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It’s June. That means it’s Pride Month. This commemorates the history of the LGBTQ+ rights movement and highlights the courageous individuals who fought for change and paved the way for progress. It serves as a platform to advocate for equal rights, challenge prejudice, and promote a more inclusive society.
During this month-long celebration, cities light up with parades, festivals, and events that bring communities together. Pride flags wave proudly, symbolizing unity, love, and resilience. Allies stand in solidarity, amplifying voices that have been marginalized for far too long. Pride Month is a time to reflect on the milestones achieved, but also to recognize the work that still lies ahead. It reminds us of the importance of standing up against discrimination and to continuously strive for a world where everyone is accepted and embraced for who they are.
I’m fortunate to live (and have lived) in progressive, mostly accepting cities. I am openly gay. I’m married and my husband and I are free to live our lives. But, this is not the reality for many in the LGBTQ+ community. Conservative lawmakers are turning back the hands of time and looking to impose laws against LGBTQ+ people at an alarming rate.
Being accepted and even laws against LGBTQ+ folks play a role in where I choose to travel and my thoughts often go to safety and legality when planning. There are places that I would like to visit, but refuse because I’m not looking to put myself in an uncomfortable or dangerous situation and I’m not looking to spend my money somewhere I am not treated as an equal.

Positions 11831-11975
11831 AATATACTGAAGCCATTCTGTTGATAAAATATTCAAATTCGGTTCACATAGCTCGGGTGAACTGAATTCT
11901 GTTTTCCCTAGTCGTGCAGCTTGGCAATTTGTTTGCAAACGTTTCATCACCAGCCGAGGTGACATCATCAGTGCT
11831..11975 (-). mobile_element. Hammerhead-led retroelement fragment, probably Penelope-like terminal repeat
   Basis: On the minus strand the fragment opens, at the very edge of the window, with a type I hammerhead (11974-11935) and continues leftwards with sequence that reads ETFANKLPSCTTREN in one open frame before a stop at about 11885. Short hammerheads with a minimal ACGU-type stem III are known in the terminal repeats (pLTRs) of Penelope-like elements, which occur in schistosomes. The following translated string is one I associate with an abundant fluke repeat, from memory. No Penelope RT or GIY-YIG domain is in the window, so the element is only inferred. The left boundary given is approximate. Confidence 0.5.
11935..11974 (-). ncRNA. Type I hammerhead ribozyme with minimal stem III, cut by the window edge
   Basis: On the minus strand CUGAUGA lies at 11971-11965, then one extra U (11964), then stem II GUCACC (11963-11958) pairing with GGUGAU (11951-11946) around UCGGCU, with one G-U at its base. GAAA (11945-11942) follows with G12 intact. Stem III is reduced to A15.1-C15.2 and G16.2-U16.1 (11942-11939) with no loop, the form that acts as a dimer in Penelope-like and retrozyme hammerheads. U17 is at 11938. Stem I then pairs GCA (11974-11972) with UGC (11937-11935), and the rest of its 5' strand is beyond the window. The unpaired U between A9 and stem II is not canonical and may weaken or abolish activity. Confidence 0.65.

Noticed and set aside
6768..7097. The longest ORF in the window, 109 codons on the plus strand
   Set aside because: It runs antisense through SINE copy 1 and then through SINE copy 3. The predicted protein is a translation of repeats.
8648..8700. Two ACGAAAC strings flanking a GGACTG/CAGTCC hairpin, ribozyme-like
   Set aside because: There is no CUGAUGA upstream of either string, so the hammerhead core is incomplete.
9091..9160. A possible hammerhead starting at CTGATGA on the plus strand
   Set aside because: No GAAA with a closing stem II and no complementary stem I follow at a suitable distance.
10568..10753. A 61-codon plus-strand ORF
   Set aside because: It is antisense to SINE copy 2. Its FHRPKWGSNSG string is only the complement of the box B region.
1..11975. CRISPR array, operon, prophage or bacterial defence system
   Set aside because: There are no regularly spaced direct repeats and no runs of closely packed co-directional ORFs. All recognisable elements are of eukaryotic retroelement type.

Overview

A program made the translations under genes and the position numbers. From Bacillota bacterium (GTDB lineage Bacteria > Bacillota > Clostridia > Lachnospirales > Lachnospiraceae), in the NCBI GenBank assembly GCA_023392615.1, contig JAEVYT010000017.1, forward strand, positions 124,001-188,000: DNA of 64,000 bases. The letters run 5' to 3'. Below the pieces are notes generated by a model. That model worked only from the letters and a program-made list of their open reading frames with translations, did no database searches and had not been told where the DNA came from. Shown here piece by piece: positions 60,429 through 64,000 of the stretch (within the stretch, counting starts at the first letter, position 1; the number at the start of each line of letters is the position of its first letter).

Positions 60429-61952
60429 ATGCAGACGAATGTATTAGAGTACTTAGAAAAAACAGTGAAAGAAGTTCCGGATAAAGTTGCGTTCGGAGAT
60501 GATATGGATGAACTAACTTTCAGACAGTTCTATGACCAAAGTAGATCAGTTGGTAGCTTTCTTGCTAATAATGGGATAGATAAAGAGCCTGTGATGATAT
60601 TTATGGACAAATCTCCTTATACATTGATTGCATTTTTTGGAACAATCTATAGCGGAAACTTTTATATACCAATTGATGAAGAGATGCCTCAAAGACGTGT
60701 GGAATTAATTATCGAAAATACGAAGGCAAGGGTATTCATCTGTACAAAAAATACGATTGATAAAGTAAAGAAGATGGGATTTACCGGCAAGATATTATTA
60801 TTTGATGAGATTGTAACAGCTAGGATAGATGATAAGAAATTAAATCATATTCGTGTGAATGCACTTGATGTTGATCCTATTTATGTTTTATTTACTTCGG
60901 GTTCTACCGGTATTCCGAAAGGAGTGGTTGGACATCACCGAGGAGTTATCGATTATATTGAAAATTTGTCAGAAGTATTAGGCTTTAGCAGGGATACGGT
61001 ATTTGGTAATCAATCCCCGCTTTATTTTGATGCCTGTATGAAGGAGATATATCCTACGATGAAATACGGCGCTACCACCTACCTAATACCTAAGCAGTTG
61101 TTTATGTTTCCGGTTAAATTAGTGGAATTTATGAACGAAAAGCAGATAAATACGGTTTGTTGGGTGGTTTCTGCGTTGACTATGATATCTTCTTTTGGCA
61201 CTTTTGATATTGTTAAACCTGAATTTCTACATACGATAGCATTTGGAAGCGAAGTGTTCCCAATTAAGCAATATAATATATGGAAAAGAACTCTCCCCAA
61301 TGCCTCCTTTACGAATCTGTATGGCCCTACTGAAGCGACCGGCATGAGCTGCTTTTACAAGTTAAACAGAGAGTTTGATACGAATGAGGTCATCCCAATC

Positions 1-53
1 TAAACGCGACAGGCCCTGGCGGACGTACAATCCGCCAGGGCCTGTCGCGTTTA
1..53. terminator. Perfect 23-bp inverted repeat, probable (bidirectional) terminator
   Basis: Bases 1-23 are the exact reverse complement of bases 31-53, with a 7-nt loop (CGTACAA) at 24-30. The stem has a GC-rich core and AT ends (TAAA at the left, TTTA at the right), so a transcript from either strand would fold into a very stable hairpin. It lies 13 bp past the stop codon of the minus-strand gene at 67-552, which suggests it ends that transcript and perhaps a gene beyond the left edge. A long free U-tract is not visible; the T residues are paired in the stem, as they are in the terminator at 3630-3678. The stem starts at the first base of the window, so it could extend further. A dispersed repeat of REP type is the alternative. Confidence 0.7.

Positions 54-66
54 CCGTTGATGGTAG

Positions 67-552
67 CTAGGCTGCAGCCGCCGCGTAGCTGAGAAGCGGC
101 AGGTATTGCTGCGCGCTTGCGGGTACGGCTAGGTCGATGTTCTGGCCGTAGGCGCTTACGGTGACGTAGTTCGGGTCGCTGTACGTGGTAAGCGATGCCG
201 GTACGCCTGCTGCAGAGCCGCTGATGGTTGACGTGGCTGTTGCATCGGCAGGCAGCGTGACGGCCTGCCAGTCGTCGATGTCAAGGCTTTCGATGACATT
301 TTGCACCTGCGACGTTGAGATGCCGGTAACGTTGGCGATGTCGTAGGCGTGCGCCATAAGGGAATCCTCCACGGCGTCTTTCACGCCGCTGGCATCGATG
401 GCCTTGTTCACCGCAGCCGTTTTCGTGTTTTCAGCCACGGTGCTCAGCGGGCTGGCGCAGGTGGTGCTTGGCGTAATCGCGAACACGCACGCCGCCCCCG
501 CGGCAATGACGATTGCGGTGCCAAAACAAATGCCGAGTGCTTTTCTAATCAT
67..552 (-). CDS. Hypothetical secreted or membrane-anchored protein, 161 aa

There are 64 countries that still criminalize homosexuality. Nearly half of them are in Africa. Some of these countries have extreme penalties, up to and including death. Others are changing quickly. Singapore’s parliament repealed a controversial law which banned sex between men in December 2022, for example. I research places and laws before traveling. I also assess risk. I have been places with anti-LGBTQ+ laws like Jamaica and Egypt. I felt that I needed to be careful here and thankfully did not have any issues. If you’re an LGBTQ+ traveler, you should also do your research before booking a trip.
Much progress has been made, but there is still a long way to go for global equality.
Anthony’s Take: If you’re asking what you can do, become an ally. Stand up for the LGBTQ+ community. Donate time and/or money to worthy organizations. Happy Pride!
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